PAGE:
U of C axes hundreds of journal subscriptions as 'big 5' publishers jack up prices
Universities across the country are struggling with rising journal prices
Students and faculty were shocked and frustrated to learn U of C has cancelled subscriptions to hundreds of online journals in a bid to save $1.5 million, but blame publishers for what one called "a totally unsustainable publishing model in academic work."
"At least three of the required readings from [my] candidacy exam were not accessible through the library website," said Aida Nciri, a PhD student in the Department of Geography.
"I feel a bit upset because, if I had to take my candidacy exam now, I don't know how I would manage to reach these articles."
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Five publishers dominate more than half of the market for academic journals, said University of Calgary head librarian Tom Hickerson, and every year the so-called "big five" raise the price to access articles.
"Even if we had more money, we cannot buy our way out of this," Hickerson said. "We really have to change the model."
The U of C's list of cancelled journals now exceeds 1,600 titles and the library expects to save $1.5 million in subscription fees this year.
Universities across the country have made similar decisions recently, saying they can't afford to keep up with rising journal prices.
Last fall, the University of Ottawa announced it was cancelling thousands of journal subscriptions to help address a $1.9-million shortfall in its library budget.
And last January, Memorial University of Newfoundland ended its subscriptions to four major publisher packages, which collectively contained around 4,000 journals and cost $1.4 million. It renewed about 2,000 subscriptions through cheaper third-party companies that restrict access to new articles until a year after they're published.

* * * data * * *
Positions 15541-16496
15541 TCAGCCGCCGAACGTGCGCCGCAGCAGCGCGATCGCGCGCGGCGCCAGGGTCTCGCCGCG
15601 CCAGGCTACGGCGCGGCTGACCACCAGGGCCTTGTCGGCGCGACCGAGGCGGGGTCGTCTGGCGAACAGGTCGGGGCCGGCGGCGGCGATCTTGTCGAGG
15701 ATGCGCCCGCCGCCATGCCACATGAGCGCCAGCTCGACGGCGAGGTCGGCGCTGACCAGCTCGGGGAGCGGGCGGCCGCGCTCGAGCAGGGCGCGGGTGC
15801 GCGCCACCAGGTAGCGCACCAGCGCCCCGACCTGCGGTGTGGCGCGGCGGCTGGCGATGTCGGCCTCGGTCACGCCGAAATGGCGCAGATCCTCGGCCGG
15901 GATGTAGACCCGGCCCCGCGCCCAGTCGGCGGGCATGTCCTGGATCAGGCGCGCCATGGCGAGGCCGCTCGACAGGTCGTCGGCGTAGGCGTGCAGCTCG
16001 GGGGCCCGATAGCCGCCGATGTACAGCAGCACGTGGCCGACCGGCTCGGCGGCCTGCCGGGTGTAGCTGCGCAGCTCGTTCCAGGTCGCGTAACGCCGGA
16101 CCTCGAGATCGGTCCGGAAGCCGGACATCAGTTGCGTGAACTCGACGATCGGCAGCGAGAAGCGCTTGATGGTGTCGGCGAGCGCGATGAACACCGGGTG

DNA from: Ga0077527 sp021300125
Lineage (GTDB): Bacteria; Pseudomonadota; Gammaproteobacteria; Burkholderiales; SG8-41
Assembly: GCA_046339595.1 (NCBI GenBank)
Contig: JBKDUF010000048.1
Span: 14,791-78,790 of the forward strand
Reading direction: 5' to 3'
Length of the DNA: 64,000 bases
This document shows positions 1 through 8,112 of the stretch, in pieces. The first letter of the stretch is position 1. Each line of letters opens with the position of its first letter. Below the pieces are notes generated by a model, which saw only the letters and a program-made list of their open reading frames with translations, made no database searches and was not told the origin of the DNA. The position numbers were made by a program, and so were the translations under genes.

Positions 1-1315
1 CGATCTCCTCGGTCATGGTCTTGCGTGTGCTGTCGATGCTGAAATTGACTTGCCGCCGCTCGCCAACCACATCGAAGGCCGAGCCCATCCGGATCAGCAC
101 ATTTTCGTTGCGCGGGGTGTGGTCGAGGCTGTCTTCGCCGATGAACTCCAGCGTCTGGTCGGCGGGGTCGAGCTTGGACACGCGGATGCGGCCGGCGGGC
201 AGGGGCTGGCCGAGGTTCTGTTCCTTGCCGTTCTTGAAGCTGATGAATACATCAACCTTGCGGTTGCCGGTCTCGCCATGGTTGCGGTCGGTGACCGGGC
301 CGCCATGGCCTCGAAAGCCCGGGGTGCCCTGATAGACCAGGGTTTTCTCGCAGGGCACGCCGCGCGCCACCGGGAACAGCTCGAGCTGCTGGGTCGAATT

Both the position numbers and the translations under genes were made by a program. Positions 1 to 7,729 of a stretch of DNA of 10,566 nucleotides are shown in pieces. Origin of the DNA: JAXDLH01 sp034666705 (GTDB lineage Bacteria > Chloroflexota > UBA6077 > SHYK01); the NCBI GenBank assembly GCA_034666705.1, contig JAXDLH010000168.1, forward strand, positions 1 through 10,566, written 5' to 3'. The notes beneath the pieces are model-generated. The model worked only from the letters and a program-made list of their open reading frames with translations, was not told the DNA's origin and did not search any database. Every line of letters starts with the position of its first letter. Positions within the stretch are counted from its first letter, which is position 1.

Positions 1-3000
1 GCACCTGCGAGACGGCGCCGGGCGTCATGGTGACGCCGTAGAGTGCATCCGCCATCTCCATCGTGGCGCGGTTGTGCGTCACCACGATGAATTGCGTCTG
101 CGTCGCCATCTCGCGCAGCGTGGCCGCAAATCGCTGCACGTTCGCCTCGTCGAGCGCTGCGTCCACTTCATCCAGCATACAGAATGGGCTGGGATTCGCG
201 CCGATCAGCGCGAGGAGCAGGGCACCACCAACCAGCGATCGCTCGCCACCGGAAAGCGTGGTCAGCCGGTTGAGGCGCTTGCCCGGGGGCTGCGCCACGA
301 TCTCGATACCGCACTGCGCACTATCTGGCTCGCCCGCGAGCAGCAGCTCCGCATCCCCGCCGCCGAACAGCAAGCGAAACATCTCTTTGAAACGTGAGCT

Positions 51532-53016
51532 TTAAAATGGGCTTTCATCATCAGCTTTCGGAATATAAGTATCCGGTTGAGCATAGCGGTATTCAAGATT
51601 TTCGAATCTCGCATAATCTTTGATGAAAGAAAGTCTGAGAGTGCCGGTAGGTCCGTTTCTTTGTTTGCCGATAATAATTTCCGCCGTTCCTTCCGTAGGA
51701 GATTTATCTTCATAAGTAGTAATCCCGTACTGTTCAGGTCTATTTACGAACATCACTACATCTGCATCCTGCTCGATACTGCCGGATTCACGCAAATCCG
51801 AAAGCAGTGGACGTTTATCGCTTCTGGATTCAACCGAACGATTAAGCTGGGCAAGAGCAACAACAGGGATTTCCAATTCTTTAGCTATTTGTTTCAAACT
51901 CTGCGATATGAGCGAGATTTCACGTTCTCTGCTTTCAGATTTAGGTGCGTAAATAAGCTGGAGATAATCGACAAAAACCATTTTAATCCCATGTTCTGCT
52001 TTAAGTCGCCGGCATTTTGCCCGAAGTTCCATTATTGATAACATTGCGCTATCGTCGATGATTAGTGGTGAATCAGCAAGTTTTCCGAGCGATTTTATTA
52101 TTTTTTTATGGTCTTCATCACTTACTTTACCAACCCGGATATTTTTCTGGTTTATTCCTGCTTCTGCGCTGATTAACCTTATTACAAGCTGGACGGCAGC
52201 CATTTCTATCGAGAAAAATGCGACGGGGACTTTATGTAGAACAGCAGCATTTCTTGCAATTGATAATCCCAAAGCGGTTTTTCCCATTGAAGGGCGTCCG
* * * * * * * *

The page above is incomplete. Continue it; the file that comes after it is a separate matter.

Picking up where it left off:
Professor Tamara Shepherd and her colleagues at the University of Calgary's Department of Communication, Media and Film are frustrated.
"First of all, there was a bit of a shock, outrage response that we all had to our top journals in our fields being cut, which are journals we use all the time and are absolutely essential for doing our jobs," Shepherd said.
"It's easy to place blame on the library for cutting them, but really the problem lies with the publishers, because there's a totally unsustainable publishing model in academic work."
Jessalyn Keller, an assistant professor in the same department, agrees.
"It makes me mad and it worries me because it's an ongoing trend and it's going to actually be continuing over the next few years," she said.
While it is still possible to access articles from cancelled journals via an interlibrary loan, Keller said the process is cumbersome and can take days to process.
"It takes a long time to submit an interlibrary loan ... and then we would only get the one article," she said. "So we wouldn't be able to look through the whole issue, and just kind of skim things."
Nciri said the rising price of journals is the "elephant in the room" and many academics are frustrated.
"When you're a scholar and you are writing for these publications, you are not paid. You don't have any copyrights for each article that you're publishing. They're peer-reviewed, and the peer reviewers are not paid either," she said.
"And the paradox is that if you want to publish in an open-access journal, you have to pay," she added.
"This is very frustrating, especially when you know that most of the funding for universities is coming from taxpayers. So that means taxpayers are paying the private publishers."
With files from Kate Adach